Depending on the type of loan, some students won't feel the pinch of doubling interest rates while others will take the hit upon graduation.
WASHINGTON – Strapped with a student loan and worried about the doubling of interest rates? You may not have to worry depending on your loan.
CNBC reports that interest rates will double from 3.4 percent to 6.8 percent on new, subsidized, federal Stafford loans. Interest rates on existing Stafford and Federal PLUS loans will remain the same.
While millions of students will take out loans this year, they won’t feel the pinch at least until they graduate. Interest isn’t charged on a loan while a student is enrolled in college.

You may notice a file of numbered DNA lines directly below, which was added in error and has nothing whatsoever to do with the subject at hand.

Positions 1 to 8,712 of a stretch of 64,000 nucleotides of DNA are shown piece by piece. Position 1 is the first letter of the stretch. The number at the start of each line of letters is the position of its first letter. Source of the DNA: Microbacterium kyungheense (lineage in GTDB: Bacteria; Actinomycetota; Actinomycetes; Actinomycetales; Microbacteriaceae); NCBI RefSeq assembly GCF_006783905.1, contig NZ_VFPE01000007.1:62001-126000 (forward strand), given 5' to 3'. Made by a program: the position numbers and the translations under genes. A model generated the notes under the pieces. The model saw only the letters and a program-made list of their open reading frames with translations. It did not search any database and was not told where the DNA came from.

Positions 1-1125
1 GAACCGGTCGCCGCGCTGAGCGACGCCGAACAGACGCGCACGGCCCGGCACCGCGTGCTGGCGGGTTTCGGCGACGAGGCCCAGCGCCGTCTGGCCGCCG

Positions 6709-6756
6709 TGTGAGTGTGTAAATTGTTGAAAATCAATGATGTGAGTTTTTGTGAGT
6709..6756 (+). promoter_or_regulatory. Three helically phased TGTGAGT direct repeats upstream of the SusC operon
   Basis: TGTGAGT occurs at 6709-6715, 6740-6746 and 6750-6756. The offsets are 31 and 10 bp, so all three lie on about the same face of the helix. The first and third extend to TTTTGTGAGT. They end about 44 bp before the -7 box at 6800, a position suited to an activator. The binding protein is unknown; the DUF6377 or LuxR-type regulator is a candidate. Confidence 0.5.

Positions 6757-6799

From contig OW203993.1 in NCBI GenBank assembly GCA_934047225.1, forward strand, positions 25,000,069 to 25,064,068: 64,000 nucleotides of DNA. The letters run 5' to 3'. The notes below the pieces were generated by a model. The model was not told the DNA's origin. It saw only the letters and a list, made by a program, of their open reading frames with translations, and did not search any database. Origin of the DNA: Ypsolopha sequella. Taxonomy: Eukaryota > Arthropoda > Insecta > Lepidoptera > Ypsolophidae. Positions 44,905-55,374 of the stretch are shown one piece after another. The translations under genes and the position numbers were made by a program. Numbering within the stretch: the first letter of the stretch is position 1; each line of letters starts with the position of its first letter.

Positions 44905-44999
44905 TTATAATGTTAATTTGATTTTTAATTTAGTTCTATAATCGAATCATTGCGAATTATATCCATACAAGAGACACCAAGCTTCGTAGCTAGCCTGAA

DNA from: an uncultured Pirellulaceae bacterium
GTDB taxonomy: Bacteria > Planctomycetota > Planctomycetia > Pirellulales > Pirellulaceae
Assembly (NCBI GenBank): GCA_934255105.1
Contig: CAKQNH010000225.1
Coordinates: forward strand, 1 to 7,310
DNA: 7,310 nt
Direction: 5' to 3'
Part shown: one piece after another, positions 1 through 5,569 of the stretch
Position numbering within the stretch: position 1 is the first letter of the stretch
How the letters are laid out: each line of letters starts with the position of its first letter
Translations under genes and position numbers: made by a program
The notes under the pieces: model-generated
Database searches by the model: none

So how badly will the increase hurt?
According to Edvisors.com, the extra interest will increase a monthly payment about one-sixth on loans with a 10-year repayment term.
CNBC also reports that the average amount of subsidized Stafford loan debt at graduation is about $11,000 for those receiving a Bachelor’s degree. Based on that amount of loan debt, the founder of Finaid.org, calculates the borrower’s loan payment will increase by $24 a month on average for a 10-year repayment term for a Bachelor’s degree recipient.